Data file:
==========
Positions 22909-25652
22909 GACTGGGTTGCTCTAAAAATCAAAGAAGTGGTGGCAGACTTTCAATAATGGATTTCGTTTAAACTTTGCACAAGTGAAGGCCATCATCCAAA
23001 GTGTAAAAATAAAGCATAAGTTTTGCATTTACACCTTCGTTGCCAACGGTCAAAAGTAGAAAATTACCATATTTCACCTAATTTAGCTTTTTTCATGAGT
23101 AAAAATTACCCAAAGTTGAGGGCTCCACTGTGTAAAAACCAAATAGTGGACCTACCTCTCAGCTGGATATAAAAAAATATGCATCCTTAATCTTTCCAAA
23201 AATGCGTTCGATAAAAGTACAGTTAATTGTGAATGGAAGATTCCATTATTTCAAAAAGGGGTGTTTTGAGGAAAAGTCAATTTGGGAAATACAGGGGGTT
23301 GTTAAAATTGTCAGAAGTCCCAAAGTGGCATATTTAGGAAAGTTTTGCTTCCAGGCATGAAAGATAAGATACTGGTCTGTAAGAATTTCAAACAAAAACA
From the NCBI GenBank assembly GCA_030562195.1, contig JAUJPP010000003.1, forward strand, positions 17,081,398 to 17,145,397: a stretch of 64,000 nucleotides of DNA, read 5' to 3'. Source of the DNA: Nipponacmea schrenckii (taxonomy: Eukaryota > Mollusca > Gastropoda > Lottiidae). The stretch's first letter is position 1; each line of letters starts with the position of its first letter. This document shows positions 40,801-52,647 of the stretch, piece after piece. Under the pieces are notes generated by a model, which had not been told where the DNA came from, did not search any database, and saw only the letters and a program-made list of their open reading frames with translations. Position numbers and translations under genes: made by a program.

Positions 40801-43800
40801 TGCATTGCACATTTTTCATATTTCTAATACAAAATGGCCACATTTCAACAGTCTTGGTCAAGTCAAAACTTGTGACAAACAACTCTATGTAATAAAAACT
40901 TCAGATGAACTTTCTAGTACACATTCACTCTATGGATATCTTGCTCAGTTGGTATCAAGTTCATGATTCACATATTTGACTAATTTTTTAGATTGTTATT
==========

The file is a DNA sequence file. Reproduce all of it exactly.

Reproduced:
Positions 22909-25652
22909 GACTGGGTTGCTCTAAAAATCAAAGAAGTGGTGGCAGACTTTCAATAATGGATTTCGTTTAAACTTTGCACAAGTGAAGGCCATCATCCAAA
23001 GTGTAAAAATAAAGCATAAGTTTTGCATTTACACCTTCGTTGCCAACGGTCAAAAGTAGAAAATTACCATATTTCACCTAATTTAGCTTTTTTCATGAGT
23101 AAAAATTACCCAAAGTTGAGGGCTCCACTGTGTAAAAACCAAATAGTGGACCTACCTCTCAGCTGGATATAAAAAAATATGCATCCTTAATCTTTCCAAA
23201 AATGCGTTCGATAAAAGTACAGTTAATTGTGAATGGAAGATTCCATTATTTCAAAAAGGGGTGTTTTGAGGAAAAGTCAATTTGGGAAATACAGGGGGTT
23301 GTTAAAATTGTCAGAAGTCCCAAAGTGGCATATTTAGGAAAGTTTTGCTTCCAGGCATGAAAGATAAGATACTGGTCTGTAAGAATTTCAAACAAAAACA
From the NCBI GenBank assembly GCA_030562195.1, contig JAUJPP010000003.1, forward strand, positions 17,081,398 to 17,145,397: a stretch of 64,000 nucleotides of DNA, read 5' to 3'. Source of the DNA: Nipponacmea schrenckii (taxonomy: Eukaryota > Mollusca > Gastropoda > Lottiidae). The stretch's first letter is position 1; each line of letters starts with the position of its first letter. This document shows positions 40,801-52,647 of the stretch, piece after piece. Under the pieces are notes generated by a model, which had not been told where the DNA came from, did not search any database, and saw only the letters and a program-made list of their open reading frames with translations. Position numbers and translations under genes: made by a program.

Positions 40801-43800
40801 TGCATTGCACATTTTTCATATTTCTAATACAAAATGGCCACATTTCAACAGTCTTGGTCAAGTCAAAACTTGTGACAAACAACTCTATGTAATAAAAACT
40901 TCAGATGAACTTTCTAGTACACATTCACTCTATGGATATCTTGCTCAGTTGGTATCAAGTTCATGATTCACATATTTGACTAATTTTTTAGATTGTTATT